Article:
Tuesday, April 19, 2016

Facts can sometimes ruin a good story

Old records - where it all begins
A few months ago I started writing a book about Susan Mason and her family. In a way, I've already written most of her life story on this blog, but it's quite fragmented. I wanted to draw together all the information I've discovered about her into a continuous narrative. She's such an interesting character, and her life, while not remarkable in any historical sense, provides insights into many different situations and places. It's a great story.

I've just finished the first draft, and now I'm in the process of rewriting and editing it. But I found myself with a dilemma. Some time ago I discovered a record on ancestry.com that seemed to indicate that in 1876, while the family were stationed in Ireland, Susan had given birth to a child, a boy named Charles. The child wasn't David's.

The father, named on the record as Charles Newman, was a soldier from David's regiment, the 50th. The record gave the date (October 1 1876) and the place of birth, and it seemed quite feasible that it could be true. The child's birth (but not his parents names or the date) was also included on the the index to the Irish Civil register on Ancestry and the British Nationals Armed Forces Register of Births on Find My Past.

An affair with another soldier would certainly add colour to the story, but should I be revealing such details about Susan or the Newmans? (You've probably guessed by now that the reason I'm telling you this is that it isn't actually true.) And besides, the more I thought about it, the more I felt that something about the record didn't seem quite right.

Bantry, Co Cork, where David Whybrew
was stationed in 1876.

© Copyright Pam Brophy and licensed for reuse under this Creative Commons Licence

Susan was in the right place and could have had another child in October 1876 after giving birth to Alice late in the previous year. But the two births would be quite close together, and Rose Whybrew was born only fifteen months later. The soldier's wife, Mary Newman, on the other hand, had one child who was two years old at the time and she had another child two years later. Charles' birth would fit neatly into her family. From later censuses I knew that Charles Newman had been brought up by the Newman family in Bristol after his father left the army.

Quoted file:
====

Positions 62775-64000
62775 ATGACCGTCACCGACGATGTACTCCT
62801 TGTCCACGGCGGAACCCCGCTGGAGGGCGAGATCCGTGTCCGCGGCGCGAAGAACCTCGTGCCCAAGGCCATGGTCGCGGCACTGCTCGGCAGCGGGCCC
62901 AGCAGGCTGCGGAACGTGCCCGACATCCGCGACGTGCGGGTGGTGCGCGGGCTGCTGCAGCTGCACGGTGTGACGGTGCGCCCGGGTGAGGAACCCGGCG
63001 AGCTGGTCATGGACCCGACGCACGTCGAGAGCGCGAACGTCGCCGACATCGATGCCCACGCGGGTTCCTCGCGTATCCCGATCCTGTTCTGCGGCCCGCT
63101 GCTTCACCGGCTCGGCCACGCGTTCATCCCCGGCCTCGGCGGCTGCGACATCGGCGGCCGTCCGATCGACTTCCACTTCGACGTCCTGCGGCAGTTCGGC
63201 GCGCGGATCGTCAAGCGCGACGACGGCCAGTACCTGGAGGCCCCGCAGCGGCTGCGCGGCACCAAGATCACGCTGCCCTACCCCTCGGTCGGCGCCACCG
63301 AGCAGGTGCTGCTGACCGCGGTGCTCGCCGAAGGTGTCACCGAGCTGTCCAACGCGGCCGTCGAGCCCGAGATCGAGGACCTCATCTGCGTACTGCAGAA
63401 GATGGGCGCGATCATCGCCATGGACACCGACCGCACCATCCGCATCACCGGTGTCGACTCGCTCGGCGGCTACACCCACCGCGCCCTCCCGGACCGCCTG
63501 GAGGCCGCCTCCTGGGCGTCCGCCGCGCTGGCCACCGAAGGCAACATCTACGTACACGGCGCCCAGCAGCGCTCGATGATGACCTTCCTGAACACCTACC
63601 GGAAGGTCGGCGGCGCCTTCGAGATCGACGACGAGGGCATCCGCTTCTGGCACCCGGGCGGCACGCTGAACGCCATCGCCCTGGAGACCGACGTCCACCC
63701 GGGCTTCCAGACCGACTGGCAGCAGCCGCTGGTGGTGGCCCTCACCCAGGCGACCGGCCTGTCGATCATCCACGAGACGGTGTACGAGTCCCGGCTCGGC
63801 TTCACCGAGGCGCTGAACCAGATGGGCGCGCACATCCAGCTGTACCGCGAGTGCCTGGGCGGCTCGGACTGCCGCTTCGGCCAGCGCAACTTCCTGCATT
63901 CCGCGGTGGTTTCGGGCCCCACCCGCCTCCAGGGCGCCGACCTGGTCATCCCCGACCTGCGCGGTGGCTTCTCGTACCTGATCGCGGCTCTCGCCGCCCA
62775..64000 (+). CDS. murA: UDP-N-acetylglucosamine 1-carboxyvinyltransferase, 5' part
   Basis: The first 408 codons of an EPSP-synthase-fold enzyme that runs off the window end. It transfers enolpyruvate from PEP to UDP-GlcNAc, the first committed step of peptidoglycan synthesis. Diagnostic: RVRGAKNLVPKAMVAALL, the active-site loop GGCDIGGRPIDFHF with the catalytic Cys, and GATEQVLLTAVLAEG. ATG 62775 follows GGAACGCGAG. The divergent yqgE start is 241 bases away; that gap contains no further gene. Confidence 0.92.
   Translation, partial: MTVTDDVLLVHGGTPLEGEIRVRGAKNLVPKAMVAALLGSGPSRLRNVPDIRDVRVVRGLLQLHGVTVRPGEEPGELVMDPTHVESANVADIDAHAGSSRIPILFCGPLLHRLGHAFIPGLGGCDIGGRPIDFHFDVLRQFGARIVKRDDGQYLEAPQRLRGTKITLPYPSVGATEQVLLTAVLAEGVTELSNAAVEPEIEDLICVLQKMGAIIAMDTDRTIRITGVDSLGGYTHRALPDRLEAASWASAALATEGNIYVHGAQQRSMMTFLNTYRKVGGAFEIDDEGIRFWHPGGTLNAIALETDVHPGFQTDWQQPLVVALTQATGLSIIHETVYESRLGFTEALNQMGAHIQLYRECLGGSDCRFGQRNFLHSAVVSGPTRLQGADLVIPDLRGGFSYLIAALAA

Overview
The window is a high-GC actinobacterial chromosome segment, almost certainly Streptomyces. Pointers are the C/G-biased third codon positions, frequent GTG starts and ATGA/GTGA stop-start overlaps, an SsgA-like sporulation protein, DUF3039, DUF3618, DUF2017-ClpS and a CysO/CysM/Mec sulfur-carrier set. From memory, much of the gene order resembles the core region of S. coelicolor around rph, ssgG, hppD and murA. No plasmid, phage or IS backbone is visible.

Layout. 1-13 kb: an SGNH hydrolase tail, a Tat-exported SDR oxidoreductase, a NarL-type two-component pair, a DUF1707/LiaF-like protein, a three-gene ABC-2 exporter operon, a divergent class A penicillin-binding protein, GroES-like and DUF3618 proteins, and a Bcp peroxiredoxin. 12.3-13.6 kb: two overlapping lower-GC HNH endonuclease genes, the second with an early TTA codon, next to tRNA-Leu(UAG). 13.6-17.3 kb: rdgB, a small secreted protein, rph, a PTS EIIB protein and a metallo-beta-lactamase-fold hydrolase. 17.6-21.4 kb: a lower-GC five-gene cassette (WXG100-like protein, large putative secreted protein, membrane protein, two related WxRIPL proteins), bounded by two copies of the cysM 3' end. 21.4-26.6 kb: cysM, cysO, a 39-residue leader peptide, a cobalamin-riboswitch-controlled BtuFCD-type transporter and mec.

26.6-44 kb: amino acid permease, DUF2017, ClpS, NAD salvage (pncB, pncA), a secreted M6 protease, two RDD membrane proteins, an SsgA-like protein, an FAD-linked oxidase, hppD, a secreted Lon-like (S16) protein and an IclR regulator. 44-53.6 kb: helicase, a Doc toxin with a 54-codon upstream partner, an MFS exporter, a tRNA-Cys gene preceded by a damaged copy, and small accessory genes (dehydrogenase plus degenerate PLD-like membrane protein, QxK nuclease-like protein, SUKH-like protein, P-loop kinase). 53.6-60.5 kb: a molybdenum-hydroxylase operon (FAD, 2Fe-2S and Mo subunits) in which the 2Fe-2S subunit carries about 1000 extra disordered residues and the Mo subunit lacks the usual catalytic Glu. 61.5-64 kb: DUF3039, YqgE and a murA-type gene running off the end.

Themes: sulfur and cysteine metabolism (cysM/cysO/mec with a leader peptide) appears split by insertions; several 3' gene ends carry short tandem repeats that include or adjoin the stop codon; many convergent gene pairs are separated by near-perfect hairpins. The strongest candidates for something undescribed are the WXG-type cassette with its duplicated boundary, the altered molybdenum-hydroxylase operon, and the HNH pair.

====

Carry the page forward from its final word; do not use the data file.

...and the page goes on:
There was also no image of the actual documents available. It was just a transcript, details copied by someone at some time. Where had the information come from? The army's records? The Irish Civil Register? How reliable was it?

I posted that question on the British Genealogy forum, which is always a good place to get other opinions and advice. "Get the original documents from GRO (the General Register Office in England) and the Irish Civil Register" was the predictable response, along with some equally predictable "hmmphing" about the reliability of sites like Ancestry. Someone also provided me with helpful advice about how to go about ordering the documents for the least expense.

To be fair, sites like Ancestry and Find My Past are now providing access to more and more  images of original documents on-line and not just transcripts, as was once the case. The original hand-written census documents, army enlistment and medical records, church registers of baptisms, marriages and burials, convict records and ships' passenger lists can all be seen and checked against the transcripts provided (which are occasionally quite inaccurate.) It's not Ancestry's fault if people don't check the original documents and think about the plausibility of information before adding it to their family trees.

So I sent for certified copies of the information on the registers. The Irish Registry Office hasn't replied, probably because they couldn't find any record of a birth with the details I provided. The GRO sent me full details from the Army Register of Births, Baptisms and Marriages, which show that not only was Susan Whybrew not the child's mother (Mary Newman is named as mother) but the date of birth was also different from the on-line transcription (July 1, 1876, not October 1). The father's name and regiment are the same, so it seems to be the right child.

It's possible that whoever transcribed the details of the birth from the Army Register inadvertently copied Susan's name from the previous entry. Few army wives travelled with their husbands when they went overseas, and it may well be that Alice Whybrew was the last child born to a family from the 50th regiment in Ireland prior to the one in question. Or at least her entry appeared on the same page.

I'm pleased to know that Susan didn't have a love child in Ireland, even if it does remove a potentially interesting chapter from my book. But it did serve to remind me how important it is to check facts with reliable and original sources when you're doing family history research.

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